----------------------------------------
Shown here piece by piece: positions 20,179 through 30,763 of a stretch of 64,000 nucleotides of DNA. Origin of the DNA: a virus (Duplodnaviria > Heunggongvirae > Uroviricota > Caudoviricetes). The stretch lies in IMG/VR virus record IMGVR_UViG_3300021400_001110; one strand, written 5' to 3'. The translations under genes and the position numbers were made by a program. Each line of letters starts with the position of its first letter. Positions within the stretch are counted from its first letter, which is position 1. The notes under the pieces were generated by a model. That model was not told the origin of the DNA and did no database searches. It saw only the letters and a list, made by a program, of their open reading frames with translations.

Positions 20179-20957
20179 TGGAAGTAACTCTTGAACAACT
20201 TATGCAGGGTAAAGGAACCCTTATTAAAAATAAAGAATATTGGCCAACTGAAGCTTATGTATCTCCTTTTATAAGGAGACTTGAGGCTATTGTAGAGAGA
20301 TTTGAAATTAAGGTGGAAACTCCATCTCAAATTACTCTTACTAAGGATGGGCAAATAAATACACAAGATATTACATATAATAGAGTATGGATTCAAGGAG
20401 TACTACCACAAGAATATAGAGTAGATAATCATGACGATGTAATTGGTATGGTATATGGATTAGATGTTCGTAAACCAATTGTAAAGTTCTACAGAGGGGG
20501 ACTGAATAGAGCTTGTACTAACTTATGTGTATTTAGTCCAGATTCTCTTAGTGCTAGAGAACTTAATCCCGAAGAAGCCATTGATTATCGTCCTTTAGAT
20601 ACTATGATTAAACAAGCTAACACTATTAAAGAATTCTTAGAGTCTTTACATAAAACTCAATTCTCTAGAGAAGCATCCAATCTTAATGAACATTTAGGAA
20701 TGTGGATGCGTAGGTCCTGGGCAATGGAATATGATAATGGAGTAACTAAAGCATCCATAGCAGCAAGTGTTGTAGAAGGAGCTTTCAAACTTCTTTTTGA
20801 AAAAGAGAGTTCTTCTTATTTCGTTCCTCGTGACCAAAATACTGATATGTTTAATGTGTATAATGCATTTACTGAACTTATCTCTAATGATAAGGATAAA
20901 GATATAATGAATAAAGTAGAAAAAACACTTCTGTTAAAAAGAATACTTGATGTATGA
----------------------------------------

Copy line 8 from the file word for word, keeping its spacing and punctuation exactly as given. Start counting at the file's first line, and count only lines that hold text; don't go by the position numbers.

20601 ACTATGATTAAACAAGCTAACACTATTAAAGAATTCTTAGAGTCTTTACATAAAACTCAATTCTCTAGAGAAGCATCCAATCTTAATGAACATTTAGGAA